Equipped with what you have learned in this class, how would you explain to someone the beauty, the mystery, and the inner meaning of the Holy Sacrifice of the Mass? In a manner similar to what you did for Paper 1, decipher the “languages” of the liturgy, its signs, texts, the movements and gestures, the setting (i.e. the sacred space), and other elements of the ritual (music, incense, sacred vessels, vestments, etc.). As if you were preparing a presentation or writing an article to help better inform Catholics, who don’t really understand the Mass, pull back the veil to help reveal for them what lies behind the externals of the Mass.

You may use the Ordinary Form of the Mass or the Extraordinary Form of the Mass of the Roman Rite as the basis for your paper.

Due: Week 15—Sunday, 12:00 midnight CST

Links to YouTube videos that can help you.

Ordinary Form of the Mass “ad orientem”

https://www.youtube.com/watch?v=Ish5zre-SRA

Ordinary Form of the Mass “versus populum”

https://www.youtube.com/watch?v=k2ZvSOIZ1_E

Extraordinary Form of the Mass

https://www.youtube.com/watch?v=jqkqc2-iteQ

https://www.youtube.com/watch?v=3eb0R-edS3Y

Full texts for the Order of the Mass can be found at the following links:

Ordinary Form of the Mass

https://mbreal23.files.wordpress.com/2011/01/roman_missal_third_edition.pdf

(The Order of the Mass begins on page 513)

Extraordinary Form of the Mass

(Mass texts in both English and Latin; rubrics in Latin)

http://sanctamissa.org/en/tutorial/ordo-missae-0.html

(Mass texts and rubrics in both English and Latin)

http://www.catholicliturgy.com/index.cfm/FuseAction/TextContents/Index/4/SubIndex/66/TextIndex/17

5. REQUIRED READINGS and RESOURCES:

TO BE PURCHASED:

AVAILABLE ONLINE OR FOR PURCHASE

6. SUGGESTED READINGS and RESOURCES:

7. EVALUATION

Students who have difficulty with research and composition are encouraged to pursue assistance with the Online Writing Lab (available at http://www.holyapostles.edu/owl).


GRADING SCALE:        A 94-100; A- 90-93;

B+ 87-89; B 84-86; B- 80-83;

C+ 77-79; C 74-76; C- 70-73;

D 60-69;

F 59 and below


GRADING RUBRICS FOR DISCUSSION BOARD POSTINGS

1 (F)

2 (D)

3 (C)

4 (B)

5 (A)

Inadequate response

Response merely provides laudatory encouragement for original post, e.g., “Excellent post! You really have thought of something there.”

Weak response

Response summarizes original posting to which it responds.

Acceptable response

Response makes a contribution to the posting to which it responds.

Individually-conscious contributory response

Response makes a contribution to the posting to which it responds and fosters its development.

Community-conscious contributory response

Response makes a contribution to the learning community and fosters its development.

GRADING RUBRICS FOR PAPERS

Content

1 (F)

2 (D)

3 (C)

4 (B)

5 (A)

Absence of Understanding

Posting shows no awareness of the concepts addressed in the topic by shifting off-topic

Misunderstanding

Posting demonstrates a misunderstanding of the basic concepts addressed in the topic through an inability to re-explain them

Adequate Understanding

Posting demonstrates an adequate understanding of the basic concepts addressed in the topic by a re-explanation of them

Solid understanding

Posting demonstrates an understanding of the basic concepts addressed in the topic and uses that understanding effectively in the examples it provides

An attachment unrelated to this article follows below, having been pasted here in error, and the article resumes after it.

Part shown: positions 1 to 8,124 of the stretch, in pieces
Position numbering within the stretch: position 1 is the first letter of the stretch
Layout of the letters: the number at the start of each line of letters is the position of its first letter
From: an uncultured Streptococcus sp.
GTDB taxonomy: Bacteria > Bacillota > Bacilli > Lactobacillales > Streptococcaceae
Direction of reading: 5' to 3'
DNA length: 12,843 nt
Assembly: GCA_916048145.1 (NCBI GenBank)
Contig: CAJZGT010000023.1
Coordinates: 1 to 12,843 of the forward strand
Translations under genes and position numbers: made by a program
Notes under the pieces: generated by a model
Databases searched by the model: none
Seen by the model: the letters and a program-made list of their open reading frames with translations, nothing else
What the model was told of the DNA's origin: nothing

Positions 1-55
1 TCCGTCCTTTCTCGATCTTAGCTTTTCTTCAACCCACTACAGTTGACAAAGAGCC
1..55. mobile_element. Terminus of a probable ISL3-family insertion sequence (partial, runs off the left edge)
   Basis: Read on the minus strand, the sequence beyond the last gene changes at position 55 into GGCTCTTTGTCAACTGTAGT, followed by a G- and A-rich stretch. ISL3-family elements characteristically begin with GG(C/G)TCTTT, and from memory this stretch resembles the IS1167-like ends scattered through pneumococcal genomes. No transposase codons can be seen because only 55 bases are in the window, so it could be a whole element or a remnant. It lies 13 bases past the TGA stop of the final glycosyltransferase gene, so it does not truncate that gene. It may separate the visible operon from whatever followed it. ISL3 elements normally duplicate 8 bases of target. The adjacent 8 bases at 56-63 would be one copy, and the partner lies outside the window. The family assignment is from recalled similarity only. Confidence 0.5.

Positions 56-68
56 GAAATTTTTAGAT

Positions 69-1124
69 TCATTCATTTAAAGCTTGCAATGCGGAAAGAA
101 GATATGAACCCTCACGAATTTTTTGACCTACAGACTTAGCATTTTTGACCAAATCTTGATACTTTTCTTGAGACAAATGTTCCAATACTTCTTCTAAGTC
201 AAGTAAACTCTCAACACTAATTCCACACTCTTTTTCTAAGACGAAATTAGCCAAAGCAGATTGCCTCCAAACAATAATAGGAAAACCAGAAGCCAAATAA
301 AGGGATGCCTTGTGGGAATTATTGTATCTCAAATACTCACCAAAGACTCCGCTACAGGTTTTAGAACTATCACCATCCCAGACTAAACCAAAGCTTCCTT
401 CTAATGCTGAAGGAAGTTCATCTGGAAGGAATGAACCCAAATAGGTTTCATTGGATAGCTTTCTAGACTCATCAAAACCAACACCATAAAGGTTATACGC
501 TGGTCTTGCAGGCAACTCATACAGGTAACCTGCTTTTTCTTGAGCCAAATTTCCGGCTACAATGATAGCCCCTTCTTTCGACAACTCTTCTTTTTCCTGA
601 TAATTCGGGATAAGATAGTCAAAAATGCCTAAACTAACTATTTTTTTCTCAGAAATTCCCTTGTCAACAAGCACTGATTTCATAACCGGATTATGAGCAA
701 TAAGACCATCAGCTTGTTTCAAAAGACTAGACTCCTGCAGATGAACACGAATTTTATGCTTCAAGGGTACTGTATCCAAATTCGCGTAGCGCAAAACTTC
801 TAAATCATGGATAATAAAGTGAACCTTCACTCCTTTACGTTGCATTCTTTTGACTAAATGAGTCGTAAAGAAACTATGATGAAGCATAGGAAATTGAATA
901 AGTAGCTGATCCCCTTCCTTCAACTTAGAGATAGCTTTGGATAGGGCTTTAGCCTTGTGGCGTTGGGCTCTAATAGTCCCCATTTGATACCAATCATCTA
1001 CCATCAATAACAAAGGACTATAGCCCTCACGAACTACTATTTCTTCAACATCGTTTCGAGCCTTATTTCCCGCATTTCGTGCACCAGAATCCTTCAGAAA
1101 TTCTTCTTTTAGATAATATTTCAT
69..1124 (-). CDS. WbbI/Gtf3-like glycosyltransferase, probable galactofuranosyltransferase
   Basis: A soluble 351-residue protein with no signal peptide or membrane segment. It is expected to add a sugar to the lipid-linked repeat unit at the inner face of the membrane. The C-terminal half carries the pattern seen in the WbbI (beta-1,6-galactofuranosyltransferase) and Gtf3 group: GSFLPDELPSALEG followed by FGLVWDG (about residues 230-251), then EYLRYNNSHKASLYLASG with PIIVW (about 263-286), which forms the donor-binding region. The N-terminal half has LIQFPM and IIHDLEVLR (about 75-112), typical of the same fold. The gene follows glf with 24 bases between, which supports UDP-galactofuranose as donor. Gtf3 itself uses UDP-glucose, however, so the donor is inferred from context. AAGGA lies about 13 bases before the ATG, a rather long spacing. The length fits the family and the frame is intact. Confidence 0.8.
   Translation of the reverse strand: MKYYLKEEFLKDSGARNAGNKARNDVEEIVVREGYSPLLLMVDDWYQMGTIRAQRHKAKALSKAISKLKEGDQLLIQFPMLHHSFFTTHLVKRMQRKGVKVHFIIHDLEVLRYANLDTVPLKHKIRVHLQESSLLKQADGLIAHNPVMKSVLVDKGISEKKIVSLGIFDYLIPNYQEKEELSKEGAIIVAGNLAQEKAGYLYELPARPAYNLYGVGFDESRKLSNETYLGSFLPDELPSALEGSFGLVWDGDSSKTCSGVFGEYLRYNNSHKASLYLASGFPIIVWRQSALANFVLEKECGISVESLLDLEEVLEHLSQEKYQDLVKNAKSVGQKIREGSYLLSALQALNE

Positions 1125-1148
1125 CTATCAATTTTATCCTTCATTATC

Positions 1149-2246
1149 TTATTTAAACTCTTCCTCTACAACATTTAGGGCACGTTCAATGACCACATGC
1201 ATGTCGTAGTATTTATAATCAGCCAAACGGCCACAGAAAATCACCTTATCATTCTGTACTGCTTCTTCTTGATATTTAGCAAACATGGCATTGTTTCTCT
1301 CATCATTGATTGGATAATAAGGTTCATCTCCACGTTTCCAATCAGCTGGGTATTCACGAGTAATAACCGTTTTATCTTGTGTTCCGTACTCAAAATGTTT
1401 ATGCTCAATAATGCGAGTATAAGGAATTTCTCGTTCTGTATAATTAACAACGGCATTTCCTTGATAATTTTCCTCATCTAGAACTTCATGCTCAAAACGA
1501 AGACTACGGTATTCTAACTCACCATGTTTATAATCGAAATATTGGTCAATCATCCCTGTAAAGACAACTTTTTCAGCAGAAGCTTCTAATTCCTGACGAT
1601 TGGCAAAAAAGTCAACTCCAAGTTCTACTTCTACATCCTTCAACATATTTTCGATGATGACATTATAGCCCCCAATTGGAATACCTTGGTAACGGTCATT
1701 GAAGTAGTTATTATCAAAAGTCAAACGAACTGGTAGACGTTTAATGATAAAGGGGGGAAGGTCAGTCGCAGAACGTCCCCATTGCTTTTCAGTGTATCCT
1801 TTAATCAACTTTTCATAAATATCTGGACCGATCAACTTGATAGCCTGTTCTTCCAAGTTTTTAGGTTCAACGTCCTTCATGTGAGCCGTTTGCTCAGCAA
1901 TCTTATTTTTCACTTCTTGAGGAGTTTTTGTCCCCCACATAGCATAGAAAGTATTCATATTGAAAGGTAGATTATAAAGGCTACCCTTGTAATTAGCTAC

Insightful understanding

Posting demonstrates an understanding of the basic concepts of the topic through the use of examples and by making connections to other concepts


Research

1 (F)

2 (D)

3 (C)

4 (B)

5 (A)

Missing Research

Paper shows no evidence of research: citation of sources missing.

Inadequate research and/or documentation

Over-reliance on few sources; poor quality of chosen sources; spotty documentation of facts in text; pattern of citation errors.

Adequate research and documentation but needs improvement

Good choice of sources but could be improved with some additions or better selection; did not always cite sources; too many citation errors.

Solid research and documentation

A number of relevant scholarly sources revealing solid research; sources appropriately referenced in paper; only a few minor citation errors.

Excellent critical research and documentation

Critically selected and relevant scholarly sources demonstrating extensive, in-depth research; sources skillfully incorporated into paper at all necessary points; all citations follow standard bibliographic format.


Writing & Expression

1 (F)

2 (D)

3 (C)

4 (B)

5 (A)

Incomplete writing

Posting is only partially written or fails to address the topic

Writing difficult to understand, serious improvement needed

Posting touches only on the surface of the topic and proceeds to talk about something else; confusing organization or development; little elaboration of position; insufficient control of sentence structure and vocabu-lary; unacceptable number of errors in grammar, mechanics, and usage

Acceptable writing, but could use some sharpening of skill

Posting is an uneven response to parts of the topic; somewhat conventional treatment;  satisfactory organization, but more development needed; adequate syntax and diction, but could use more vigor; overall control of grammar, mechanics, and usage, but some errors

Solid writing with something interesting to say

Posting is an adequate response to the topic; some depth and complexity in treatment; persuasive organization and development, with suitable reasons and examples;  level-appropriate syntax and diction;  mastery of grammar, mechanics, and usage, with hardly any error